Fit To Govern?

The now all to familiar dance around raising the debt ceiling is playing again in Washington.  The drop dead date has come and gone.  Treasury Secretary Jack Lew has begun the machinations which move money hear and there, and technically avoid default.  Some say Lew can do this for weeks, so there is no urgency to resolve the ceiling limit.  Hmmm.

Just exactly what type of law is the debt ceiling law anyways?  Why would a country have such legislation?

In the wisdom of past Congresses, the notion that there needed to be some reigns put on the Federal Government.  Government was spending too much and borrowing to cover the gap between what it spent and what it received in tax revenues.  So Congress put a cap on what Government could borrow.  Unfortunately, Congress did little or nothing about what Government could spend even though it had put in place legislation which put a limit on borrowing.  What?

The term balanced budget appears to be a foreign language word for Congress.  Congress routinely passes unfunded legislation, each time emphasizing the urgency and need for a spending bill but remaining silent or vague on how the government will fund the measure.

The second category of abuse is labeled “entitlements”.  This class of legislation specifies government spending, in perpetuity, and unrelated to whether there are sufficient tax dollars to cover.  So for example, with Medicare and Medicaid, we have an aging population (more people collecting for longer periods than having paid in taxes) and increasing healthcare costs (rising faster than anticipated in original legislation)  are driving a year after year deficit regardless of whether Congress passes a balanced budget on discretionary spending.  Hmmm.

So for strong supporters of a truly balanced budget, one can understand their frustration.  What one cannot understand is the logic that says “we, Congress, have authorized the Government to spend all this money which even if we could stop today would continue as a matter of law, so we have decided not to pay our bills when they come due”.  Isn’t that what third world countries do?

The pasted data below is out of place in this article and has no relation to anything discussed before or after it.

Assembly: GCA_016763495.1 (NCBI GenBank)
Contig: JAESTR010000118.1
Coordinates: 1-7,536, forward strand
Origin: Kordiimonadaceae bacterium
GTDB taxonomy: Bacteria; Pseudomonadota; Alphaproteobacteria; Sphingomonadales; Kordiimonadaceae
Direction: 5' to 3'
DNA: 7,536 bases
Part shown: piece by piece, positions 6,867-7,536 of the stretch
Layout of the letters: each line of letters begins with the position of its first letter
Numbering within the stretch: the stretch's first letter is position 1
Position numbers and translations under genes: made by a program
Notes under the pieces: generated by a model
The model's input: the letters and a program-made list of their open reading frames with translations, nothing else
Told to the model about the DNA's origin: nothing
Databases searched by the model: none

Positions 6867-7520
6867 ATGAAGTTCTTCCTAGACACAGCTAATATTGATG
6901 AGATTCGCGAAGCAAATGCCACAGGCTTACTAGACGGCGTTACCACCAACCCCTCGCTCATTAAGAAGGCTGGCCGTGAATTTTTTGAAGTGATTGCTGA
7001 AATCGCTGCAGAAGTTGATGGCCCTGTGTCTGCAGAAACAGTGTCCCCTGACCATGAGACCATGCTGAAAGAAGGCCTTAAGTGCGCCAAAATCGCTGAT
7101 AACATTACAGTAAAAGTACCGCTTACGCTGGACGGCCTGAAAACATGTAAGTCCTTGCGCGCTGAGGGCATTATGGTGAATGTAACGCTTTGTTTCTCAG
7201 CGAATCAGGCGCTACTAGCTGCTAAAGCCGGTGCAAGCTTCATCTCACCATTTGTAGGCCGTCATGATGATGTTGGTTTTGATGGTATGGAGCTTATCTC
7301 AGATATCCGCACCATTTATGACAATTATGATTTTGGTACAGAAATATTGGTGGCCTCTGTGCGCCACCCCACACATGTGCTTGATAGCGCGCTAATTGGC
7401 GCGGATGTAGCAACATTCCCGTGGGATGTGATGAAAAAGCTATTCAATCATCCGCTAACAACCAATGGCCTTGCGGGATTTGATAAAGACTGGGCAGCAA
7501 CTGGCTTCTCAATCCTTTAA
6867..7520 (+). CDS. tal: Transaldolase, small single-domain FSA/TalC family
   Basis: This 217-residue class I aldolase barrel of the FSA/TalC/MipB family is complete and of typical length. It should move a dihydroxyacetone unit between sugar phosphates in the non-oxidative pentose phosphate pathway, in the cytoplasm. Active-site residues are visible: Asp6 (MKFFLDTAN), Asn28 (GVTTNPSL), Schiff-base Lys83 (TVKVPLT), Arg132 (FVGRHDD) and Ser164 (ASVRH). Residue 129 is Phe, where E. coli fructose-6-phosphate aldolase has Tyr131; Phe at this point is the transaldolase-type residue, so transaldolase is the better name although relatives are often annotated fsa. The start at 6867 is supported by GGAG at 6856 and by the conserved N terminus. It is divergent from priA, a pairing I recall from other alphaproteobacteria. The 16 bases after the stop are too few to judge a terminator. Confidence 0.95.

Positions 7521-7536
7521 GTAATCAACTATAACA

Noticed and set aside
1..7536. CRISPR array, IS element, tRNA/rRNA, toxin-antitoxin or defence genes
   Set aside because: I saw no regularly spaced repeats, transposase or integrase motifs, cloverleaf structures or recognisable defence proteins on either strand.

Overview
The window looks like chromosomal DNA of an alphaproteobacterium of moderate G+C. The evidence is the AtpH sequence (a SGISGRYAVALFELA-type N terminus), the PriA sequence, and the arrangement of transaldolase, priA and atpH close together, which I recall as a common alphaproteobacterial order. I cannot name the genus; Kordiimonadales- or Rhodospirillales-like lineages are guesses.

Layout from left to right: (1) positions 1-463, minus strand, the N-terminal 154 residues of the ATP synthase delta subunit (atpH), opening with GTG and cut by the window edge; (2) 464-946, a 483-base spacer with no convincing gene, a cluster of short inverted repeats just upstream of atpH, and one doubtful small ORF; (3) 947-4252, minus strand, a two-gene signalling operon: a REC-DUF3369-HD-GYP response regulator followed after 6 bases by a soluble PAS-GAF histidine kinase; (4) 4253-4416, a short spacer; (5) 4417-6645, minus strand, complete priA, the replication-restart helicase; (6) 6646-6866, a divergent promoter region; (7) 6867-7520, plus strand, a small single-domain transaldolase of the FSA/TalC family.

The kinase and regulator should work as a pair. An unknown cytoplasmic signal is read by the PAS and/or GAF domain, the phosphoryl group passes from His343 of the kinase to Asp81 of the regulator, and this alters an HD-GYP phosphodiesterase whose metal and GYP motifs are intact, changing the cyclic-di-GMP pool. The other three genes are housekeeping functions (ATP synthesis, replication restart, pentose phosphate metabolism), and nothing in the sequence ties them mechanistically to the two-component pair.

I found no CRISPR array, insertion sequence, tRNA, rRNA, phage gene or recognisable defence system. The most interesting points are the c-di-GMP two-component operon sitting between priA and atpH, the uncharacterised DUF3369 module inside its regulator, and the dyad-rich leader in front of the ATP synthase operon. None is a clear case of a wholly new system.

One can agree to disagree on whether specific Government spending is wise, and one can also agree or disagree on whether the tax code is sufficient and fair to cover the money spent.  What seems to avoid comprehension is on what basis does Congress think it is not obligated to pay for what it has spent?

More simply said, if the Country is not to borrow, than why are not taxes being increased immediately to cover these deficits?   Why is Congress not acting to really eliminate deficits?

Explanations quickly drift to “politics”.  Blame it on politician A or B, or Party R or D, or ideology C or P.  There are plenty of excuses and explanations.  It must be a tough problem because not since Bill Clinton was President has there been a balanced budget.

Back to the Debt Ceiling Increase standoff.  The best explanation is the immense frustration felt by many “R’s” and “C’s” because they cannot get agreement on a balanced budget that meets their principles.  Apparently, they reason that if we can’t get our way, then we will scorch the earth.

Allowing the Country to default on its debt is truly playing with fire.  It is far worse than shutting down the government by refusing to authorize spending.  Those favoring default are simply not sufficiently competent to govern.

The Republican Party and especially its conservative wing must get a grip on itself.  Regardless of how unworkable their plan of no new taxes and deep entitlement cuts might be, Republicans will serve the Country far better trying to enact that plan than to block increasing the debt limit and pushing the Country into default.

Republicans ask,  “well why won’t the President negotiate with us to achieve reductions in entitlements in return for an increase in the debt ceiling”?

The simplest answer is double jeopardy.  Only a few weeks ago, Congress passed a budget for discretionary spending.  Why wasn’t taxes and entitlements tied into that budget?  For what ever the reasons it wasn’t.  Congress in essence said with its budget “we accept the consequences”.  Raising the debt ceiling is the first and most obvious consequence.

When Republicans shut down the Government last fall, the world didn’t end but a lot of Americans were inconvenienced.  The shut down was a poor negotiating strategy because the “inconveniences” were not related to the Republican negotiating goals.  Blocking the debt ceiling increase will have a similar blow back, only far worse.

What drives these conservatives screams that they are unfit to govern.  Hmmm, maybe that’s the silver lining.


Explore posts in the same categories: Barack Obama, Democratic Party, Politics, Republican Party

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